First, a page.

Wednesday, December 31, 2008

Happy New Year 2009

Joules World wishes everyone a happy new year. I will be bringing in the new year with friends, fun and flutes.

Cal will be feasting on her favourite - chicken of the sea.

Sunday, December 21, 2008

A Christmas Story - Part II

During the month of December after school and play practice we would hang out at my neighbors house - the Johnsons. Johnson Auntie would make cookies and mini plum cakes and their house smelled of sugary delight during the month of December. She would package these plum cakes and distribute it to all the neighbors.

She brought a lot of christmas cheer to the neighborhood, but what Johnson Auntie really wanted was for Santa to help her escape from an abusive relationship she had with her husband. One Christmas her wish came true, she decided to pack her bags and leave. We never got to see her as she left in the middle of the night. She left a couple of plum cakes outside our door.

As a kid I didn't understand why she had to leave without saying goodbye, but that year when I was making my Christmas list my mom suggested I ask Santa to bring peace and happiness to Johnson Aunty and her kids. Since then I always think of her during Christmas and include her in my wish list.

A Christmas Story

The holiday season besides being my favourite time of the year brings a lot of memories from my school days. Hubby is always surprised when I can sing along with 'O come all ye faithful' or 'Silent Night'. Although what probably astounds him every time is my inability to carry a tune.

My sister and I attended a private Christian school in India run by a protestant family, the Chalkos. Every year before the Christmas vacation the school had an annual tradition of enacting a play which between singing Christmas songs would tell the story of Jesus Christ from the time Christ was born in a manger to the crucifixion.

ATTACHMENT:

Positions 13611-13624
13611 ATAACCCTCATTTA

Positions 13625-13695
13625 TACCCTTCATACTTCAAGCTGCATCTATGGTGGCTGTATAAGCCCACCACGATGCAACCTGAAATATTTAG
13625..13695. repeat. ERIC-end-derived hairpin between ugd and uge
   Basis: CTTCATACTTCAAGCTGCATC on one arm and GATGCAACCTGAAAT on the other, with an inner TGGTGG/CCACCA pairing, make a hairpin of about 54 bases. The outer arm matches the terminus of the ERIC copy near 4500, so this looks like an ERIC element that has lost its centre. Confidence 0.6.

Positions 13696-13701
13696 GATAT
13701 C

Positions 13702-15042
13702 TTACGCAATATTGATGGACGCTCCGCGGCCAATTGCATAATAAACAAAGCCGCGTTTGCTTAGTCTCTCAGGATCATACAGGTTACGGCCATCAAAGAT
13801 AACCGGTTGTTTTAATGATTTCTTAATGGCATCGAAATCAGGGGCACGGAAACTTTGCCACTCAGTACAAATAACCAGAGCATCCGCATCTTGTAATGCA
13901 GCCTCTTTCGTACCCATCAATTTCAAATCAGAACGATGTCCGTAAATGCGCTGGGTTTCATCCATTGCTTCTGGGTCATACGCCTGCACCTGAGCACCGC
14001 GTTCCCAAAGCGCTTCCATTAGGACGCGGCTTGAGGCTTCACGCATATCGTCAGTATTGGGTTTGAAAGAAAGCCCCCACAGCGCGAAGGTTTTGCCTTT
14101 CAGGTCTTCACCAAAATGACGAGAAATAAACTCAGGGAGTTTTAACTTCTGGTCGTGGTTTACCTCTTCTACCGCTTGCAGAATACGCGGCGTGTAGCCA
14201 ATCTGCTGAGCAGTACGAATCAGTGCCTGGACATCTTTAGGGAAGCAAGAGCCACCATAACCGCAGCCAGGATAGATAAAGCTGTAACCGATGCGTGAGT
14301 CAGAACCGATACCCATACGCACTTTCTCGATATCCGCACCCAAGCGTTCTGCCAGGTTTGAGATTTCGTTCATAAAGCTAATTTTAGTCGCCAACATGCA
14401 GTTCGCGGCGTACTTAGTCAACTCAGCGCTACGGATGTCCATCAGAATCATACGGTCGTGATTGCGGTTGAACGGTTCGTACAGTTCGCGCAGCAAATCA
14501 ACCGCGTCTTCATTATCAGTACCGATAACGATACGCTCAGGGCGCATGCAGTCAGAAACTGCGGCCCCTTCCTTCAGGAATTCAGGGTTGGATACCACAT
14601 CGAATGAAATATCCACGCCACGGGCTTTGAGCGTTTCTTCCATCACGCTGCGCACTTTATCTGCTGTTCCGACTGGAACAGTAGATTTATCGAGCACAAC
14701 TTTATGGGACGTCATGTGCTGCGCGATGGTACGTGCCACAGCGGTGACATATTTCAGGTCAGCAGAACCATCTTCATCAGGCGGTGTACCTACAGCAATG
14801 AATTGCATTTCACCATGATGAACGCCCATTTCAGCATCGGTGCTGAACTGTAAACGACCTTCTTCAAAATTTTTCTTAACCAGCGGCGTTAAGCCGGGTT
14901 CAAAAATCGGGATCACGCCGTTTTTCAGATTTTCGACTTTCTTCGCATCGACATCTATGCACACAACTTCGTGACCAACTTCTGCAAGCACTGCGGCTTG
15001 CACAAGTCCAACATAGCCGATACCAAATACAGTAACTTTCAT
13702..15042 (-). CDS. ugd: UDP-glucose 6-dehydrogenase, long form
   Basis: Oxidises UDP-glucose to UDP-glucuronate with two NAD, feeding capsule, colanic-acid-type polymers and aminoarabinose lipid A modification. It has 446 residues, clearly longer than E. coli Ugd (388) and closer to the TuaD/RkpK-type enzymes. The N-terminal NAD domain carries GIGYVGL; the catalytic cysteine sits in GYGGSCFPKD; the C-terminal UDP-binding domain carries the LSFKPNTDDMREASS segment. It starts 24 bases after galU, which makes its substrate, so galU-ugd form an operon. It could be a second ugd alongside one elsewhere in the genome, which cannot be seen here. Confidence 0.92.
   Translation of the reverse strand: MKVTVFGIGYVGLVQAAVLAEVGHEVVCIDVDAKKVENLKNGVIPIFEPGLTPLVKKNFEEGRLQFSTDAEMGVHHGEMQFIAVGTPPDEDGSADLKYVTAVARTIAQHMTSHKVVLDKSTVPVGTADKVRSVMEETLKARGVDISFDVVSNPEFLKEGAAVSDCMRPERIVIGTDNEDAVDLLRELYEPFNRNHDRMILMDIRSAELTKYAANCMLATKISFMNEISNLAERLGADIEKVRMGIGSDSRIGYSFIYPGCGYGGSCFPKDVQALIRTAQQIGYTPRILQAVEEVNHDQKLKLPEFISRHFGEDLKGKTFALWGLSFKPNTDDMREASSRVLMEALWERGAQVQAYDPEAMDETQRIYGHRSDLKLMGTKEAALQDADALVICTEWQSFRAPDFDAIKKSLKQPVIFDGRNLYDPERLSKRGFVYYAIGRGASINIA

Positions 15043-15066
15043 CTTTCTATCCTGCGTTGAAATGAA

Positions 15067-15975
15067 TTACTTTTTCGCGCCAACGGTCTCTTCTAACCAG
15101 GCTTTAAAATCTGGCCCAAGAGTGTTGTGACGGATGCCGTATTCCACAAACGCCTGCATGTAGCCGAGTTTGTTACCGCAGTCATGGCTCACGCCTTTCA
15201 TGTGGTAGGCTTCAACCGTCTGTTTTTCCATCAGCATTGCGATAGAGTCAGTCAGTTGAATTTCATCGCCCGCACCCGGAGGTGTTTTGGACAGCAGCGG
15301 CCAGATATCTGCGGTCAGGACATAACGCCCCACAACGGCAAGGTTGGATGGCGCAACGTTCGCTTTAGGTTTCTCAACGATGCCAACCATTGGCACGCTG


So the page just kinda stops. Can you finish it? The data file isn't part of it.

Parents would clamour to get their kids on the play. Parents whose kids made it would feel so proud while parents whose kids did not, always thought the teachers were conspiring against their talented kid. My sister always got the lead role of being Mary. I was an angel who had no lines and really no expressions. Just had to smile through the show. My pictures though came out well, always smiling.

My parents came to the show every single year and watched us act as if they were watching the next Meryl Streeps. After our graduation though my mom revealed that she was glad that we were pursuing engineering as acting would not have been our future.

Hurry Down the Chimney

Friday, December 12, 2008

Yashodha from Louisiana

We can do no great things, only small things with great love. ~Mother Teresa

As a child I would spend a lot of summer's at my grandma's home. Amma, as I affectionately called her lived in a village in North India that did not have any electricity. As soon as it would get dark, my cousins and I would sit with Amma by a lantern and she would tell us stories.

Most of these stories were about Krishna (a Hindu God) - the Krishna who was "natkhat" (rambunctious) and surrounded by gopis, the Krishna who Radha secretly loved, the Krishna who imparted wisdom to Arjun during the battle of Kurukshetra and the Krishna who saved his people from a murderous dictator.

But none of these stories fascinated me as much as that of Yashodha, the foster mother who saved Krishna (or Bal Gopal as the young Krishna was called), gave him love and shelter, spoilt him like a mother and made him realize his full potential.

That brings me to the story of my friend Caroline. A woman from Louisiana who went to India to find a child her friend was sponsoring through the Christian Children's Fund. Determined to prove it a hoax she landed in Orissa. Not only did she meet the child (who had every single letter written to him by his sponsor), she discovered the staggering statistics of orphans in India. (25 million orphans in the system, 3000 get adopted every year).